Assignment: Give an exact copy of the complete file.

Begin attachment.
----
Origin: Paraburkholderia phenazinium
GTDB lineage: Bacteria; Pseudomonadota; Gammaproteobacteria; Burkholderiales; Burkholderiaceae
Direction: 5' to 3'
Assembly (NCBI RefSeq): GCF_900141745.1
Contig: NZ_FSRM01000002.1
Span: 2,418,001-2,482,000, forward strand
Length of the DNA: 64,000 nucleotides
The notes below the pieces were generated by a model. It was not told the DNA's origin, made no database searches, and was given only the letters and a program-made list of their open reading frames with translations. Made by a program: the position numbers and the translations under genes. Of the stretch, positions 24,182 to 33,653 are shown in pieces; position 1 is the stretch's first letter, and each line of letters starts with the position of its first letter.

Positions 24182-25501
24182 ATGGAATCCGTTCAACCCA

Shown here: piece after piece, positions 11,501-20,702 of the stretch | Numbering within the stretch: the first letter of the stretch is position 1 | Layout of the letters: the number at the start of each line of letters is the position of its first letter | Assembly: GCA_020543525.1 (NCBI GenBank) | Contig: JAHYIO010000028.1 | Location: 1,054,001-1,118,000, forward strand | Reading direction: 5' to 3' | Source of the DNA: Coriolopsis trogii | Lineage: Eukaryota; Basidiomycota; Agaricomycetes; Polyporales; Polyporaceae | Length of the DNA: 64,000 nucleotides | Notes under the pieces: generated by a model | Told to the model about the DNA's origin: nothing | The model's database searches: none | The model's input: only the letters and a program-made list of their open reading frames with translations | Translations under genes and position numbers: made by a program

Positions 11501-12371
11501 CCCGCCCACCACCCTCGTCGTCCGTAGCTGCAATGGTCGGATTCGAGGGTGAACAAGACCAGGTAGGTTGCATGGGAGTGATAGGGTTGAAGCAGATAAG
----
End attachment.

Origin: Paraburkholderia phenazinium
GTDB lineage: Bacteria; Pseudomonadota; Gammaproteobacteria; Burkholderiales; Burkholderiaceae
Direction: 5' to 3'
Assembly (NCBI RefSeq): GCF_900141745.1
Contig: NZ_FSRM01000002.1
Span: 2,418,001-2,482,000, forward strand
Length of the DNA: 64,000 nucleotides
The notes below the pieces were generated by a model. It was not told the DNA's origin, made no database searches, and was given only the letters and a program-made list of their open reading frames with translations. Made by a program: the position numbers and the translations under genes. Of the stretch, positions 24,182 to 33,653 are shown in pieces; position 1 is the stretch's first letter, and each line of letters starts with the position of its first letter.

Positions 24182-25501
24182 ATGGAATCCGTTCAACCCA

Shown here: piece after piece, positions 11,501-20,702 of the stretch | Numbering within the stretch: the first letter of the stretch is position 1 | Layout of the letters: the number at the start of each line of letters is the position of its first letter | Assembly: GCA_020543525.1 (NCBI GenBank) | Contig: JAHYIO010000028.1 | Location: 1,054,001-1,118,000, forward strand | Reading direction: 5' to 3' | Source of the DNA: Coriolopsis trogii | Lineage: Eukaryota; Basidiomycota; Agaricomycetes; Polyporales; Polyporaceae | Length of the DNA: 64,000 nucleotides | Notes under the pieces: generated by a model | Told to the model about the DNA's origin: nothing | The model's database searches: none | The model's input: only the letters and a program-made list of their open reading frames with translations | Translations under genes and position numbers: made by a program

Positions 11501-12371
11501 CCCGCCCACCACCCTCGTCGTCCGTAGCTGCAATGGTCGGATTCGAGGGTGAACAAGACCAGGTAGGTTGCATGGGAGTGATAGGGTTGAAGCAGATAAG